Mervin Smucker. Overview of imagery Rescripting

Imagery Rescripting is an imagery-focused treatment originally designed to alleviate posttraumatic stress symptomatology and alter trauma-related beliefs and schemas (e.g. powerlessness, unloveability, inherent badness, abandonment) of adults who experienced childhood trauma.  The therapy combines imaginal exposure (visually recalling and re-experiencing the traumatic images, thoughts, and associated affect) with imaginal rescripting (replacing traumatic imagery with mastery imagery), and self-nurturing imagery.  Through the rescripting process, the internalized victimization images are altered and the traumagenic beliefs and schemas can be identified and challenged.  The use of imagery allows these trauma-related schemas to be visually activated through the eyes of the “traumatized child” and challenged, modified, and reprocessed through the eyes of the empowered “adult self.”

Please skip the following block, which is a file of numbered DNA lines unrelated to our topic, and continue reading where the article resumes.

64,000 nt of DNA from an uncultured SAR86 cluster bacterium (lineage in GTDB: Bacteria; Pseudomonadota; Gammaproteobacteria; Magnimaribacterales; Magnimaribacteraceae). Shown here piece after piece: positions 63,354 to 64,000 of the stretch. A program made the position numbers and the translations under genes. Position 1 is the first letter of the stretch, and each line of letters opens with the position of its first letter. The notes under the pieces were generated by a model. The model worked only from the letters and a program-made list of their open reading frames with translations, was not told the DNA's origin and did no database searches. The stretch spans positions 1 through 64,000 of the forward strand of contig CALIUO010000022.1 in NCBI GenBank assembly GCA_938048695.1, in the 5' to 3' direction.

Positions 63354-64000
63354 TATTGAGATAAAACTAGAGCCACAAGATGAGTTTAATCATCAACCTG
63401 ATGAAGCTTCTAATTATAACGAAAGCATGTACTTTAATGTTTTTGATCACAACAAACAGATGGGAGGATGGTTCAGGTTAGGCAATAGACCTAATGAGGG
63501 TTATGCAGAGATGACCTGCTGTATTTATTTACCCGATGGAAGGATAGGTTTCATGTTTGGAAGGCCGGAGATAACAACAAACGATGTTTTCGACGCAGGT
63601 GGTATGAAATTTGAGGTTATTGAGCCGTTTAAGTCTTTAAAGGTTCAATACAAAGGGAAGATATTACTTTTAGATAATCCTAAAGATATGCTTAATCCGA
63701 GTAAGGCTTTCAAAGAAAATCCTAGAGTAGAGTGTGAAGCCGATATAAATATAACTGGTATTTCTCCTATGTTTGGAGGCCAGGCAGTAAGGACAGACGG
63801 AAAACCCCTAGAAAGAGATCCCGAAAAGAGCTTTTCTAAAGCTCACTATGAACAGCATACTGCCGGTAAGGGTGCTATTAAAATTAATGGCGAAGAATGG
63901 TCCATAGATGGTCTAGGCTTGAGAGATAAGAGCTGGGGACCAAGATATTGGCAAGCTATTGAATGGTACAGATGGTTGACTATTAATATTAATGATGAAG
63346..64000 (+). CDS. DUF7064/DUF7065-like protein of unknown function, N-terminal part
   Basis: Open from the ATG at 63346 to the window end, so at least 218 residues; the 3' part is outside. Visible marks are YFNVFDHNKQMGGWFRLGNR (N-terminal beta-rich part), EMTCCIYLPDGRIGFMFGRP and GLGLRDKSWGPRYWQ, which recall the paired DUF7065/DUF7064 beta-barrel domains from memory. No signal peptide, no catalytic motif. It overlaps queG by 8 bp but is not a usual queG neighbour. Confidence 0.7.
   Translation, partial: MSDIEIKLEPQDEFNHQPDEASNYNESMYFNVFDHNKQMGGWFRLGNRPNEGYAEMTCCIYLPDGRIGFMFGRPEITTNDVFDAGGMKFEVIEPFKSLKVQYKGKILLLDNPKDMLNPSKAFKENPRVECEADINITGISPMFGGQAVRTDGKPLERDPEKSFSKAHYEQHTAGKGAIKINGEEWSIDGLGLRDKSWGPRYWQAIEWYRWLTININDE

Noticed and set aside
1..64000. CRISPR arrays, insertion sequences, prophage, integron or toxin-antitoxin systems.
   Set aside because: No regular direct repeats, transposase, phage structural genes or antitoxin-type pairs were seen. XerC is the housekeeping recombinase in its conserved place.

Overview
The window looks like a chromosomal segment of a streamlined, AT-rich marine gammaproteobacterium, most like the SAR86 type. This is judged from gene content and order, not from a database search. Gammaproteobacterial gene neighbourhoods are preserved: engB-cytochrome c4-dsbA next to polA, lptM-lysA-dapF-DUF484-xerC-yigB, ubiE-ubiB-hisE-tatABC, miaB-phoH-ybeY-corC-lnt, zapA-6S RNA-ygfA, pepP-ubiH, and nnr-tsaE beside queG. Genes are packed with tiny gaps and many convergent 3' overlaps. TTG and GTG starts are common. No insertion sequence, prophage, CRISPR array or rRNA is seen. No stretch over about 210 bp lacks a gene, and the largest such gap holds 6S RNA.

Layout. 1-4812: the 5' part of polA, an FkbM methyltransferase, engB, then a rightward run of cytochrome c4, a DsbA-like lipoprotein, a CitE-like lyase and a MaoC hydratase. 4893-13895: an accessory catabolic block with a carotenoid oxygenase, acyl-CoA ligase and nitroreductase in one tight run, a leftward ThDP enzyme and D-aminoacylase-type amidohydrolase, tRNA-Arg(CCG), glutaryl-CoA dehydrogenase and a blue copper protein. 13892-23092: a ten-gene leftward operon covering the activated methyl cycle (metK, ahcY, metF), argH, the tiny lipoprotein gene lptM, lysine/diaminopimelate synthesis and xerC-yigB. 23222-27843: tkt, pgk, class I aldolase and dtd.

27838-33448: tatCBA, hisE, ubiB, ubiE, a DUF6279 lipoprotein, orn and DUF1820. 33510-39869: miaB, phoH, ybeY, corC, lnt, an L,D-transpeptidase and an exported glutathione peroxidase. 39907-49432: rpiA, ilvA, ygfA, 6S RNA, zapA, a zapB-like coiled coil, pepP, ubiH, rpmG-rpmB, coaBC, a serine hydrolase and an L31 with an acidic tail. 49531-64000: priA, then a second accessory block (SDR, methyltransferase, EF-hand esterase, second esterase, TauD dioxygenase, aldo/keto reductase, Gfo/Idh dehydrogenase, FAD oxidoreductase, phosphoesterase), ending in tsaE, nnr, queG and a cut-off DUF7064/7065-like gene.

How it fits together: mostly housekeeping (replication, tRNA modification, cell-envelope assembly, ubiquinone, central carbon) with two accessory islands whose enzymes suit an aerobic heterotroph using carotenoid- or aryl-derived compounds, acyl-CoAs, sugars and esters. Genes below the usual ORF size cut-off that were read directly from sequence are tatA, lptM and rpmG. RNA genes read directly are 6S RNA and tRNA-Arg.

The standard treatment program consists of eight sessions (plus two follow-up sessions) ranging in length from 1-2 hours each. Imagery Rescripting sessions are best held on a weekly or bi-weekly basis.  It is generally preferable to meet more often (e.g., once a week) in the beginning of treatment, and then meet less frequently in the latter part of treatment (e.g., once every two weeks).  Audio-recordings are made of each Imagery Rescripting session and given to the client as homework for daily listening.  A minimum of two follow-up sessions are recommended at one month and three months post-treatment.

Mervin Smucker

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